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The Three Top Home Run Stories from This Season


The Three Top Home Run Stories from This Season

With the 2017 regular season over, now’s a good time to focus on the top three stories that are all related to the mighty home run ball

The big home run stories in 2017 were Giancarlo Stanton’s 59 home runs, Aaron Judge’s new rookie HR record and the 6,000-plus home runs hit by all MLB teams.

Stanton shoots for Maris’s “record,” but comes up short.

While Giancarlo Stanton of the Miami Marlins was unable to join the hallowed 60-homer club—he clubbed 59—he does enter the record books with a top 10 all-time home run season. He’s just the sixth player in history to reach 59 home runs in a season.

The only players who have hit more in one season are Barry Bonds (73), Mark McGwire (70, 65), Sammy Sosa (66, 64) Roger Maris (61) and Babe Ruth (60). Ruth also had a 59-home run season.

In early September, Stanton stirred up controversy by saying that when it came to the home run record, the only number he considered valid was 61. In other words, he was hinting (and thousands of fans might agree) that the home run achievements of Bonds, McGwire and Sosa are all tainted (and are not legitimate) because they took place during a time when, as we now know, many players were using performance-enhancing drugs. Stanton is 6' 6" and 245 pounds and plays in an improved league with stricter and ongoing drug testing.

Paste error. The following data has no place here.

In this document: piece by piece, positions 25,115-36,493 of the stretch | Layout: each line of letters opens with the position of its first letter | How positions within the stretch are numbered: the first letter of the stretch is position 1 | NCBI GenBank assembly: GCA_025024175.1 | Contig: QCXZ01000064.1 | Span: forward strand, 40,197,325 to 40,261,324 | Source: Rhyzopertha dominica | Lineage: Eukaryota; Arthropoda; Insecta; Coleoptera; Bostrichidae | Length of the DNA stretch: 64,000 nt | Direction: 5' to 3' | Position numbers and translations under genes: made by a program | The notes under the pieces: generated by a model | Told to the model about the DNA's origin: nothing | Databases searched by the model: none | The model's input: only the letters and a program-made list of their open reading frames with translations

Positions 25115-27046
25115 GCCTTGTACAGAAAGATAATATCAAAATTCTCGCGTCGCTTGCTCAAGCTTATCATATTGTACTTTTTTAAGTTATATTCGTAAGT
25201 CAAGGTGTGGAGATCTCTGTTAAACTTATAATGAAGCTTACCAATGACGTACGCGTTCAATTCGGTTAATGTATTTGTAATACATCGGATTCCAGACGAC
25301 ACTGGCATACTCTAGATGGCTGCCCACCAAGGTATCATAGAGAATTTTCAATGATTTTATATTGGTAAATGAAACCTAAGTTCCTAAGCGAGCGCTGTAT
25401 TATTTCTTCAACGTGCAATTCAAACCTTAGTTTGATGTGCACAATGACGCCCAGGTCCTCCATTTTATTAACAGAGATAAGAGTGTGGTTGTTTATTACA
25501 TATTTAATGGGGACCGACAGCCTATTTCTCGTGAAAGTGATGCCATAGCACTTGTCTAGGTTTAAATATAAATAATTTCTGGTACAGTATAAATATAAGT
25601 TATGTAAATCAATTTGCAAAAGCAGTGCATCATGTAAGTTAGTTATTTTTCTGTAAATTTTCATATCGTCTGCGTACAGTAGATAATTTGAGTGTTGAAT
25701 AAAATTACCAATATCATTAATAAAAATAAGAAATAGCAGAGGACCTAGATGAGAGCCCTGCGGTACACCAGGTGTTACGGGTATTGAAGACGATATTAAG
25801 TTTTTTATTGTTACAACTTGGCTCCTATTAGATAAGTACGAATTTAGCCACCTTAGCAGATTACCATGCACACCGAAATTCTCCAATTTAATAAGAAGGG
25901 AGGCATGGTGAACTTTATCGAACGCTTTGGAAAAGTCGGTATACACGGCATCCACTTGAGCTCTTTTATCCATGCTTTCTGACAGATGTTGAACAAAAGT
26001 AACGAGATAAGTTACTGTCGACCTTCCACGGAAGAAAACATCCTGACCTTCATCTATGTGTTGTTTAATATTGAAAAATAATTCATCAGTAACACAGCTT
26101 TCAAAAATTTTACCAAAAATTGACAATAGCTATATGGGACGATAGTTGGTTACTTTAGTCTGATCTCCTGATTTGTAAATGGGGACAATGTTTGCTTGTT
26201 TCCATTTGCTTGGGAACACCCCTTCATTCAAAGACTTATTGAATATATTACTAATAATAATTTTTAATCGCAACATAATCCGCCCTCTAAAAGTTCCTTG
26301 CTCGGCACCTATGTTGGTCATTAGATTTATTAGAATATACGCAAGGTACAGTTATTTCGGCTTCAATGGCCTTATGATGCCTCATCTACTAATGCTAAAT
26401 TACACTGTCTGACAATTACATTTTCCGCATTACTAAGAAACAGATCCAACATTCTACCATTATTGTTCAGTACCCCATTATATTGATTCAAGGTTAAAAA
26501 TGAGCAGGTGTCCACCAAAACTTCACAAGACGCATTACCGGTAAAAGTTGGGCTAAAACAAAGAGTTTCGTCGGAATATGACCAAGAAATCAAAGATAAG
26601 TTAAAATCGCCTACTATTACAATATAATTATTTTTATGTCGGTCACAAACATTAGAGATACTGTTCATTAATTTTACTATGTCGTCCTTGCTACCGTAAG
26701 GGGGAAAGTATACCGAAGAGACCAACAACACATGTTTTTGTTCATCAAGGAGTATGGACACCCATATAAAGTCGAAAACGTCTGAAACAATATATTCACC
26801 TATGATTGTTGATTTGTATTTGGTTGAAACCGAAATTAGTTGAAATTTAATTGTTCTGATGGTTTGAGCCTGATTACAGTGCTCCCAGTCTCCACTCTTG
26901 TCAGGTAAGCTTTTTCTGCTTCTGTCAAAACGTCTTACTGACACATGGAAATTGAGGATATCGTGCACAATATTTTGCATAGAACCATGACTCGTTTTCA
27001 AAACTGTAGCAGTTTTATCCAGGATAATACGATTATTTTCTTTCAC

In the last weeks and days of the season, Stanton had a chance to reach Maris’s mark of 61 and even pass it. But in the end, his season ended just one shy of the magical “60,” and a full 14 homers shy of Bonds’ mark.

If anything, it proves how difficult it is to hit 60 home runs in a season—and how next to impossible it would be to hit 70 or more…at least without some sort of extra help.

Here comes the Judge.
Mark McGwire was a great home run hitter right out of the gate. He set the rookie mark of 49 home runs way back in 1987 while playing for the Oakland A’s.

Thirty years later in 2017, McGwire’s rookie record was broken by New York Yankees sensation Aaron Judge. Judge belted 52 home runs, second only to Stanton’s 59 this season, making him the only rookie in MLB history to reach at least 50 home runs.